One of the toughest things for NFL coaches to learn is clock management. Each season, there are plenty of examples of ill-advised timeouts taken or valuable seconds running off the clock when a team is slow to react to the situation.
Often, clock management can be the difference between success and failure. It’s a lesson new Panthers head coach Matt Rhule is learning more than a month before the giant digital scoreboard clock at Bank of America Stadium is turned on for the first time.
“They know they have great talent,” Rhule said of his players. “They know they have great weapons. What we don’t have is a lot of experience together. We don’t have a ton of time. We certainly want to be one of those football teams that gets better as the year goes on, but we can’t waste time right now.”
Maybe it’s not clock management at this point in the season as much as calendar management. Either way, the Panthers need to preserve every second. The team has revamped its coaching staff, much of the roster, and its offensive and defensive schemes, and they did it during an offseason where OTAs and minicamps were canceled and in-person coaching was virtually nonexistent.
Now that they’re gathered in training camp, the Panthers need to get the playbook installed and mastered, and the clock is ticking.
That means that some normal luxuries are going by the wayside as the Panthers endure the football equivalent of an all-night cram session before a big college exam.
At a recent practice, new quarterback Teddy Bridgewater asked that the music — a staple of NFL training camp workouts — be turned off so everyone could focus on the task at hand.
“He’s professional,” Rhule said. “In this day and age that people are always asking for music, he said turn the music off. We’re not ready for that yet. He’s serious about getting the football right.”
Bridgewater may be a newcomer, but he’s familiar with offensive coordinator Joe Brady’s schemes from their days together in New Orleans, and he’s serious about getting the rest of his teammates on board and making the team his own.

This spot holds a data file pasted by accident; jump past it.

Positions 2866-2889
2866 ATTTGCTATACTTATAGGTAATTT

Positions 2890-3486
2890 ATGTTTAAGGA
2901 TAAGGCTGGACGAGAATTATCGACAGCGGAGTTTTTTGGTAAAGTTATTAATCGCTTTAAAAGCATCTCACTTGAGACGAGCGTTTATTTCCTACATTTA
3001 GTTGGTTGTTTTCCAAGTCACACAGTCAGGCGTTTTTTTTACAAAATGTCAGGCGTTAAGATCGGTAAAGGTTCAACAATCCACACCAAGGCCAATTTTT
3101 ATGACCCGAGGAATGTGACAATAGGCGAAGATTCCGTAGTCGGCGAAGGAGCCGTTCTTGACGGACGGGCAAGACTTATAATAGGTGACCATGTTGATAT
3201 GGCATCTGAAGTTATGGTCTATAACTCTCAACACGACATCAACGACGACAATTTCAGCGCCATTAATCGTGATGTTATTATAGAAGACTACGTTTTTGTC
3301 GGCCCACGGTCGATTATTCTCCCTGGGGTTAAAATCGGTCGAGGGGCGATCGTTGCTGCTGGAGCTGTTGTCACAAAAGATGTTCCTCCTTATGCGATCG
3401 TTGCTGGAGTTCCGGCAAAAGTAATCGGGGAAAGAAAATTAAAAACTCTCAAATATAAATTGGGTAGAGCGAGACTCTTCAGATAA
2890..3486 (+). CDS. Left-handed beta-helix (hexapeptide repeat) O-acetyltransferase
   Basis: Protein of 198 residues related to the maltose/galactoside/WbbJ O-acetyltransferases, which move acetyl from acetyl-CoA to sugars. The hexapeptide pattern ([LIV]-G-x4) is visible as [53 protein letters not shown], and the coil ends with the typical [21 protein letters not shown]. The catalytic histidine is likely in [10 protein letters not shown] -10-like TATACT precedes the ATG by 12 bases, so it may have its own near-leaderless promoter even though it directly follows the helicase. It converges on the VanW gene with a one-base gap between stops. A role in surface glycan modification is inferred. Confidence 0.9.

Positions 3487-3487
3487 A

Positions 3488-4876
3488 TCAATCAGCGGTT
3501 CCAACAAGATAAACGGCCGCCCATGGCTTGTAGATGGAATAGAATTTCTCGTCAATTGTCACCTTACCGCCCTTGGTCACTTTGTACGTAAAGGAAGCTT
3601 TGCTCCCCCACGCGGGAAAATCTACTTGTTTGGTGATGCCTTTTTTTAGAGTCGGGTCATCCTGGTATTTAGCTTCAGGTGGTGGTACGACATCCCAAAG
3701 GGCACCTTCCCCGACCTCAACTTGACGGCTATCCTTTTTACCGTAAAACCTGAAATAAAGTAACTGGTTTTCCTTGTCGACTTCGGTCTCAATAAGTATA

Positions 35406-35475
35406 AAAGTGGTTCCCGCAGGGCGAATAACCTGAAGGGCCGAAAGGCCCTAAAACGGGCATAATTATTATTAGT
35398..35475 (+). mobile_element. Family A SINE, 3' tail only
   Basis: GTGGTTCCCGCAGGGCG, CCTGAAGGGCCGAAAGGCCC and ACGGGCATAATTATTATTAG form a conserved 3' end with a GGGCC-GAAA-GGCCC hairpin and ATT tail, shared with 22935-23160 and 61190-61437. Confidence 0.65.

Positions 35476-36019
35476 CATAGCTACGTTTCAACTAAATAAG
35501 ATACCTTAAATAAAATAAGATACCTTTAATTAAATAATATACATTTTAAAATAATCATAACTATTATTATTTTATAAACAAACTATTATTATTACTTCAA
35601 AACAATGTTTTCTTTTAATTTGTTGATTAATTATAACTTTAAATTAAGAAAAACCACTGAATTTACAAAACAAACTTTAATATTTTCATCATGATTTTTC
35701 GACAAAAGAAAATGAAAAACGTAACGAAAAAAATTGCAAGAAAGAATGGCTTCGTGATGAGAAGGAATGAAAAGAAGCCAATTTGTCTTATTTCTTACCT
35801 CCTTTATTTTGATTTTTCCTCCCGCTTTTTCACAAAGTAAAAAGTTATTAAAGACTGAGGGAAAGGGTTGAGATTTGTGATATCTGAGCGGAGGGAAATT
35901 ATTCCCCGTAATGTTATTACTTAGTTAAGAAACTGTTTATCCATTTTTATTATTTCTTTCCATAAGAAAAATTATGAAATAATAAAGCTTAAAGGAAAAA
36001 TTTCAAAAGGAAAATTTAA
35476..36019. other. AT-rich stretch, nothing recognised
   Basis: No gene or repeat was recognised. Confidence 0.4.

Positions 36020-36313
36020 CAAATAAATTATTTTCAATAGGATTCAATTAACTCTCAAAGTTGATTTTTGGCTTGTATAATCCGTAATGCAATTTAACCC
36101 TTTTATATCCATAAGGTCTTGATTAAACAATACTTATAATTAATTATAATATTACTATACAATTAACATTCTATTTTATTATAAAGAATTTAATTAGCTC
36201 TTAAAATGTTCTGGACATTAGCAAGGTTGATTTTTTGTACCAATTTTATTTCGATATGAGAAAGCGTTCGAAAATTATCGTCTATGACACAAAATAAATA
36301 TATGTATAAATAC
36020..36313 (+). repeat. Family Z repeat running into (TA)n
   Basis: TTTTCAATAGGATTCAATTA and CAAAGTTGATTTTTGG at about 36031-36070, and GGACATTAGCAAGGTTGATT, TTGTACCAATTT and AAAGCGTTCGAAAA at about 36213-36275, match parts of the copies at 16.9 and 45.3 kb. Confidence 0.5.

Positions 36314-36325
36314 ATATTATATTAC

“He’s a lot of fun to be around,” Rhule said. “It’s all ball. If the meeting goes until 8, you can bet he’s going to be there at 8:30, 9 still. He loves football, loves his teammates, loves leading, loves people. My son came to help out as a ball boy. Within five minutes, Teddy knows his name. He’s just one of those people. But on the practice field, he’s competitive.”
Many of the returning Panthers players are cut from the same cloth as Bridgewater, which helps Rhule and the rest of the coaching staff save valuable time.
“It’s all about the details,” Rhule said. “You watch guys like (running back Christian) McCaffrey. This is my first time being around (receiver) DJ Moore. They’re really detailed and deliberate about, ‘Hey, this is what I need to get better at today.’ I think if we have that approach — we need to build a competitive environment where everybody is holding everyone accountable to get a little better every day. We don’t need a bunch of passionate, fiery speeches. We need a work ethic and a toughness and a brand. I’ve seen that already.”
He saw it the first day the players gathered for camp.
“They came in in really good shape,” he said. “We ran everybody on the first day. There was no conditioning test this year. We started off and had a plan to ease guys in, but guys showed up in shape, in really good condition. So we were able to start a step ahead and take off.”
Rhule boiled down his goals for training camp to three main points.
“Make sure our bodies are ready from a strength, weight and conditioning standpoint,” he said. “Make sure we have the football right, and also, that we’re building a team.
“This is a different year,” he added. “We aren’t going to be bringing a lot of people in for tryouts and physicals. The people that are here, we’ve got to come together. We’ve got to be really deliberate in practice. It’s all about details.”
And no details are as critical as the time on the clock that’s constantly counting down toward the season’s opening kickoff.